ELECTRIC GUITAR SET UP PROCEDURECopyright 2010 Steve Carmody
The thoughtful design and close-tolerance machining of the mechanical components of
most electric guitars enables them to be set-up and adjusted with great precision.
But it is important to make these adjustments in the correct
order- Neck-Nut-Bridge saddles. Making fine tune adjustment to any of these elements
without reference to the others, or out of this order, will prevent a guitar's
true potential from being realized.
In the following essay I will outline the steps involved in the set up of an
electric guitar. These guidelines will not address the nuances of Floyd Rose
style bridge assemblies. I am presuming here that the frets on the guitar in
question are level and properly seated, but it should be noted that the process
of leveling and dressing/crowning guitar frets is indeed sometimes necessary
before a set-up can be performed. I am also presenting this outline without
an in-depth itemization and discussion of the specialized tools that
are necessary for some of the adjustments.
On guitars with tremolo bridges, the bridge must be stabilized before any
adjustments are made. Regardless of the manufacturer, the correct position
for any bridge, under string tension, is going to be parallel to and
essentially flush with the top (or up to 1mm, or so, above the top).
Ultimately, we want the bridge assembly to sit such that we have a range
of adjustability over the bridge saddles, so that we can dictate the
preferred string height over the fretboard.
Some bridges have a lock position and at this point should be engaged.
Other floating bridges will need to be stabilized by using pieces of wood
fitted inside the cavity (accessed from the back of the body) to prevent the
tremolo block from moving. Vintage Fender-style tremolo bridges can be
stabilized by fully tightening the spring tension screws. Whatever method
is used, the bridge must sit as we will want it to when we are done with
the set-up procedure- parallel to and nearly flush with the top- so care
must be taken at this stage to get the position of the bridge right.
With the bridge in a locked position, bring the strings to your preferred
tuning and check the neck curvature. If you don't intend to keep the
instrument in standard concert pitch, tune it as you intend to normally
tune it- half a step down, three steps down, whatever. Also, you should
have the gauge of strings you intend to use on the guitar at this point,
if you did not already. Both the string gauge and the tuning of the strings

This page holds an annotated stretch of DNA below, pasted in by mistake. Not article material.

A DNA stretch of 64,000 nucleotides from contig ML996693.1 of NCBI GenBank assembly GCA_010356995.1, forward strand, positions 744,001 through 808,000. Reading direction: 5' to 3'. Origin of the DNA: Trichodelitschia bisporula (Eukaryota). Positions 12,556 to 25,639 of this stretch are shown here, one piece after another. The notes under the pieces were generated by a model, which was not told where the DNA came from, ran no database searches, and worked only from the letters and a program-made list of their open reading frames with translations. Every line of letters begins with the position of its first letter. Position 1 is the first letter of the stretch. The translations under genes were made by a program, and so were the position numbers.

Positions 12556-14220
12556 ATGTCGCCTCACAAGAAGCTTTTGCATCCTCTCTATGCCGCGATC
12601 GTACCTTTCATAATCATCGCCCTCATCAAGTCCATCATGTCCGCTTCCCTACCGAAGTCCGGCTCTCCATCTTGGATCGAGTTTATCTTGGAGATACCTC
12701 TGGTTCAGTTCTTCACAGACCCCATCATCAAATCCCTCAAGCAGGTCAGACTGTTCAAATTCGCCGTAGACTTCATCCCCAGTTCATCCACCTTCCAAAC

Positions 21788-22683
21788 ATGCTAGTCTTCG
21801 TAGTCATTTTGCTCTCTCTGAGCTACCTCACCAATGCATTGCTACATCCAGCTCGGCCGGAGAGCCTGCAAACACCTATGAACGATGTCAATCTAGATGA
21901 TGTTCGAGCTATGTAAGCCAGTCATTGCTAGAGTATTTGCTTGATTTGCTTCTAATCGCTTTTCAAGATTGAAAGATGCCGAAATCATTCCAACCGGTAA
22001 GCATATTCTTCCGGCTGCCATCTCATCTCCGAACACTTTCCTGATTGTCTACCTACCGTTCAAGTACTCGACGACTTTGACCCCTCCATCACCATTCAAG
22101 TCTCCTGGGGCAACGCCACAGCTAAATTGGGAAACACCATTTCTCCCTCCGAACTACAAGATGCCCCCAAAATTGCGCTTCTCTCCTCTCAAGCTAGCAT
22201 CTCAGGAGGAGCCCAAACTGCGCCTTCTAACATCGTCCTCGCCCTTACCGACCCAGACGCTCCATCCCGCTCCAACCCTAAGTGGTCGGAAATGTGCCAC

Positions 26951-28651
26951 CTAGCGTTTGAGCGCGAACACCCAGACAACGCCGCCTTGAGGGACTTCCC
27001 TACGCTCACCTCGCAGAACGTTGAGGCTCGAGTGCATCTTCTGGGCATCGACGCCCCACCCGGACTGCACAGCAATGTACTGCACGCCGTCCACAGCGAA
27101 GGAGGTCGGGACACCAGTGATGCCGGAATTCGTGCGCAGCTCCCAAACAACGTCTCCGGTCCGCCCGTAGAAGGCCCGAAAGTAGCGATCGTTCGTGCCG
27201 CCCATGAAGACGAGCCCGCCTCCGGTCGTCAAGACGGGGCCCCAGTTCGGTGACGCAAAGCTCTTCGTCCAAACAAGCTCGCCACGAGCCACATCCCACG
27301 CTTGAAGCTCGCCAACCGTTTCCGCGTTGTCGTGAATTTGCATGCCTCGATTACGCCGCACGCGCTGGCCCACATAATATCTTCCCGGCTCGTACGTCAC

dictate the amount of tension that is going to be pulling on the neck, and
everything about the adjustments you are about to make is affected by the
tension on the neck.
With the correct strings on the guitar, and the strings tensioned to the
tuning you intend to use, place a capo at the first fret, or depress the low
"E" string at the first fret. While doing this, depress the same string at
the 12th fret. Site along the bottom of the string and note its relationship
to the top of the frets up and down the fretboard between the fretted
positions. The string in this situation, since it is under tension, is
essentially a straight edge, and the curve, or profile, of the fretboard
can now be seen. Generally, a gap of 1/64 - 1/32 " between the bottom of
any string and the tops of the 6-7th frets (when fretting the string at
the 1st and 12th frets or higher) is considered acceptable. You could go
a hair flatter, or even a bit more curved depending on the needs of a given
player, but start here.
While continuing to keep the E string depressed at the first fret, move up
the neck from the 12th fret to the end of the fretboard, continuing to
depress the string at each of the successive frets. As you move up the
fretboard, watch if and how much the distance between the bottom of the
string and the top of the frets in the 6-7th fret range changes, if at all.
The less the gap rises, the flatter, overall, the neck is. Using this
method you may discern that there is more curve in one area than another,
and not necessarily centering on the 6-7th fret area. In some cases
this curve will be resolved by changing the tension on the truss rod. In
other cases, adjusting the truss rod tension will not resolve them, and
fret leveling, refretting, or heat bending the neck(rarely) may be
After making your observations about the curve in the neck, make your
adjustments of the truss rod, if necessary, until you have the amount of
forward curve you are looking for. In the best case scenario this will
mean that you end up with a slight forward profile, when fretting the 1st
and 12th frets, usually no more than 1/32", focused in the 6th-7th fret area and
tapering towards flat in either direction.
Once you are satisfied that the curve of the neck is in the
acceptable range, check the string height at nut. Depress each string at
the third fret and look back towards the nut to see how the string sits over the
first fret. The string should neither be sitting on the first fret nor far
enough above that you can see a gap thicker than a sheet of paper. This is